H-1B Visa Denials, Requests for Evidence Increase

It’s getting harder for employers to get authorization to hire foreign workers

August 16, 2018
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​New data confirms what many employers have been reporting anecdotally: Requests for evidence (RFEs) and denials issued for H-1B visa petitions rose considerably in 2017.

The findings, contained in a report by the National Foundation for American Policy, a public policy research organization based in Arlington, Va., and based on U.S. Citizenship and Immigration Services (USCIS) data, show that it has become more difficult to secure work authorization for skilled foreign nationals.

The increase in denials and RFEs began shortly after President Donald Trump issued his "Buy American, Hire American" executive order in April 2017, explained Stuart Anderson, the executive director of the National Foundation for American Policy. The data in the report is from the fourth quarter of fiscal year (FY) 2017, which started July 1 of that year.

Denials of H-1B visa petitions shot up 41 percent between the third and fourth quarters of FY 2017, rising from 16 percent to 22 percent.

RFEs for H-1B visa petitions more than doubled from 28,711 to 63,184 between the third and fourth quarters of FY 2017. There were almost as many RFEs in the fourth quarter of FY 2017 (July through September) as there were in the first three quarters of the fiscal year combined. As a percentage of completed cases, the RFE rate was approximately 69 percent in the fourth quarter of the year compared to 23 percent in the previous quarter and 17 percent in the first quarter of the year.

"Within nine months of [President Trump] taking office, the H-1B RFE issuance rate increased by more than 400 percent," said Joshua Rolf, an attorney in the Philadelphia office of Green and Spiegel. "Indian nationals, in particular, rely on the H-1B program for ongoing employment authorization and status due to the prolonged backlogs they face."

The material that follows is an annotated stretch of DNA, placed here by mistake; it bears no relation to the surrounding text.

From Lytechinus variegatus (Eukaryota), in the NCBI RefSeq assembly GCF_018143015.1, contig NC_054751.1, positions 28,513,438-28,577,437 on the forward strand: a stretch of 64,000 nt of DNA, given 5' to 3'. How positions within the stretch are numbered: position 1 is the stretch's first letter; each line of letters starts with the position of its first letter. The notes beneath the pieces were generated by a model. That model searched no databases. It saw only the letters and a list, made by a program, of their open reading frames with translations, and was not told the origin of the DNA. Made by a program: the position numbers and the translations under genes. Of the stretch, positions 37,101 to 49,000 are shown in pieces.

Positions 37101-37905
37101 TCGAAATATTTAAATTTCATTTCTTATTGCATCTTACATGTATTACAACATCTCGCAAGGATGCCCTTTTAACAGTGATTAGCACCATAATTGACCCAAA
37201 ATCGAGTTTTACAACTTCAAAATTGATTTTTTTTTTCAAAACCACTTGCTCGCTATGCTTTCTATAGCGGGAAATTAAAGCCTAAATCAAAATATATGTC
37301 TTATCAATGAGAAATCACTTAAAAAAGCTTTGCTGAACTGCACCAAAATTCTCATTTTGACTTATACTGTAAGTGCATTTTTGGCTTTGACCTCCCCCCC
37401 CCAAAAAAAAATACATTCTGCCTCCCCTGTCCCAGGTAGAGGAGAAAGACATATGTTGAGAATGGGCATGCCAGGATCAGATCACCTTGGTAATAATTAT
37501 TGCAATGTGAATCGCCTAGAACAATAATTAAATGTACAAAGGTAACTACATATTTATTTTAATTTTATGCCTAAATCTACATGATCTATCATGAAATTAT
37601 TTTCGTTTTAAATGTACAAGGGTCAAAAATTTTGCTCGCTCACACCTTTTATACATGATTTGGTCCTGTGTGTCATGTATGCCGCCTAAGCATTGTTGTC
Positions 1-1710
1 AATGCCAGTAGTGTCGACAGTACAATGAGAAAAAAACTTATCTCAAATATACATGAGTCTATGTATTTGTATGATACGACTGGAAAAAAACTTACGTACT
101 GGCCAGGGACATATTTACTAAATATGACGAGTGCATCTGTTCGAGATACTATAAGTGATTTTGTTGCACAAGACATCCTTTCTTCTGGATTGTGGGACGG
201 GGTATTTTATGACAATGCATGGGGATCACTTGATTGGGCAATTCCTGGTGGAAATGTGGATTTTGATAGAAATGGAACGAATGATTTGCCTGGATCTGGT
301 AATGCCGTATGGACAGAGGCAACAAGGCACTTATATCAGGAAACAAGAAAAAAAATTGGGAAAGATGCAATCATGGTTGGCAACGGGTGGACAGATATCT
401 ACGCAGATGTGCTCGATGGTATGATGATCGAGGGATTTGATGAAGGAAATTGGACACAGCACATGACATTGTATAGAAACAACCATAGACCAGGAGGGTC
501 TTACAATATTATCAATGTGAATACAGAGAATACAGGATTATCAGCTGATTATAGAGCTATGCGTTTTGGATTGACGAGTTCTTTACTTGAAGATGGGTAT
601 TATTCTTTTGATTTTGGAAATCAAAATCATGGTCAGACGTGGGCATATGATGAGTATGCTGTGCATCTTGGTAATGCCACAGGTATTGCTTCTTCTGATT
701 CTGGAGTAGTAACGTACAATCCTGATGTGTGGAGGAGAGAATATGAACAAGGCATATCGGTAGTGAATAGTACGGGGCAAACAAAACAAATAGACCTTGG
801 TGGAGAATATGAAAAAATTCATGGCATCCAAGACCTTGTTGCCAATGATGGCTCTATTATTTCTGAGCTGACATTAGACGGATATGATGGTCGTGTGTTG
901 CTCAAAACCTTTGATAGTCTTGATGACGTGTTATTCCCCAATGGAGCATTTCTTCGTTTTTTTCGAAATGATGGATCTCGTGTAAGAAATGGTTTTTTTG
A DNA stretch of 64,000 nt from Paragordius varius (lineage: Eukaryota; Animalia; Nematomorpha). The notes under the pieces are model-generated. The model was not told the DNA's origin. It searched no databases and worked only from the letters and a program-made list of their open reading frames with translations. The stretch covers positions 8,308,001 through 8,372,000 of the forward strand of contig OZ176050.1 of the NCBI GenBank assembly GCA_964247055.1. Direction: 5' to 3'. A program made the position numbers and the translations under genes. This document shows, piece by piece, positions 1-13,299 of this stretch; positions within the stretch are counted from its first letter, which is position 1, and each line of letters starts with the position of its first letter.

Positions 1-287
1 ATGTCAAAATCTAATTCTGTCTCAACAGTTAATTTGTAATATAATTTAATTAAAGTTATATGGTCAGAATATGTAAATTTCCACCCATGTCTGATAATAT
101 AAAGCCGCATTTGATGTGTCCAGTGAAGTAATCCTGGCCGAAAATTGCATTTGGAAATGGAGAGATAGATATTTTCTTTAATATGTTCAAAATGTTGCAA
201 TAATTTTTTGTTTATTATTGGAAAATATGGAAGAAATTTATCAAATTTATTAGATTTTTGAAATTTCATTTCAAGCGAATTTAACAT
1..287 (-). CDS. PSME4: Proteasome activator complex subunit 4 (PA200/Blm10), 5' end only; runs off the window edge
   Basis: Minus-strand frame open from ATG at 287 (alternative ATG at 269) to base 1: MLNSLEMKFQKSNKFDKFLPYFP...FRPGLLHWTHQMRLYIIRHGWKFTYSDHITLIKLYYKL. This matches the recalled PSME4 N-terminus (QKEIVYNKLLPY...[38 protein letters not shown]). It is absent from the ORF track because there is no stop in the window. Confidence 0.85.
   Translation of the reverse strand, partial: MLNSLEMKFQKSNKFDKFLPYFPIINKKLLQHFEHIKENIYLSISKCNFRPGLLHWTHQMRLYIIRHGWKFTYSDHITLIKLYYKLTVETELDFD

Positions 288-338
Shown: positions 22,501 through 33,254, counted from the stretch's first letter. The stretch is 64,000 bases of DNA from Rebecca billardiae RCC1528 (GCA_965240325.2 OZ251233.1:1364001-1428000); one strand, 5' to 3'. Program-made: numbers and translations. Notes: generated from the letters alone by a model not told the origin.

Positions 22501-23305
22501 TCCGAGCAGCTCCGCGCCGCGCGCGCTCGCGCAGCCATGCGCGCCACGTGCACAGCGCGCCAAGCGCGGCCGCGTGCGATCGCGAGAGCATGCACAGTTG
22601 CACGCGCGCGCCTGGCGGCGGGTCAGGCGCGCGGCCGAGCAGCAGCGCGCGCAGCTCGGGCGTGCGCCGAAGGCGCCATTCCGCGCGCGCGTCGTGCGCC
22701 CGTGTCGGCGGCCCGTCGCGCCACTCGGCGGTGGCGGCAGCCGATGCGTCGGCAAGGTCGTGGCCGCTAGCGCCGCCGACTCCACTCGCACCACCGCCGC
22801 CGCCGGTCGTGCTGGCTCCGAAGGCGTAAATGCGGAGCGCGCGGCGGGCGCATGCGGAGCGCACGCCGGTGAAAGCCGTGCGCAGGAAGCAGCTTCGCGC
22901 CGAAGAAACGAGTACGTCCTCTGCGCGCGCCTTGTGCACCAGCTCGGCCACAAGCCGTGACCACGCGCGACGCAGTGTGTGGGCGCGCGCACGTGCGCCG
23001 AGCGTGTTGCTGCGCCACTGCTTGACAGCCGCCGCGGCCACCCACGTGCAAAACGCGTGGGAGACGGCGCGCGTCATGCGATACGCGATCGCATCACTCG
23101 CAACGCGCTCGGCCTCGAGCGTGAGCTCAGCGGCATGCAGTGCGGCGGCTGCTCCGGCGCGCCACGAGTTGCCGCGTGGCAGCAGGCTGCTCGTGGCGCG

The data is confirmation of the pain points employers in the information technology field, and especially those who provide third-party placement, have been experiencing since last year, said Anantha Paruthipattu, founder and principal attorney at Paruthipattu Law Firm, based in Herndon, Va.

He explained that since the latter half of 2017, his firm started to receive more RFEs around whether the position qualifies as a specialty occupation, a requirement for H-1B visa eligibility.

It used to be that "computer systems analyst" positions would trip an RFE, he said. "Software developers had been in the safe zone. Now they're getting questioned. So, we have to provide the job description at such a granular level that it can go to two to three pages and has the effect of delaying the approval process and increasing uncertainty and cost to the employer."

[Do you need to learn more about employment-related immigration? Looking for some recertification credits for your HR credential? See these SHRM eLearning courses on how to manage immigration in your workplace. Many SHRM eLearning programs offer professional development credits (PDCs) for SHRM-CP and SHRM-SCP credentials.]

Employers have to reconsider the way they file petitions, said Justin Storch, manager of agency liaison at the Council for Global Immigration, an affiliate of the Society for Human Resource Management. "They have to be a lot more diligent on initial applications to get approvals. They will have to rethink the timing on visa extensions, and whether to use premium processing to get a guaranteed adjudication within 15 days. The bottom line is to file early. If you're denied and the employee's visa is still valid, you can refile or consider other strategies to avoid the situation where the person is at risk of falling out of status."

Experts believe that high rates of denials and requests for evidence have continued into FY 2018. On top of that, USCIS has announced many other policy initiatives to make it more difficult for high-skilled foreign nationals to work in the United States, Anderson said.

"A recent memo on notices to appear could place high-skilled applicants whose applications are denied into deportation proceedings, while another new policy allows adjudicators to deny applications without even providing an opportunity for an employer to respond to a request for evidence."

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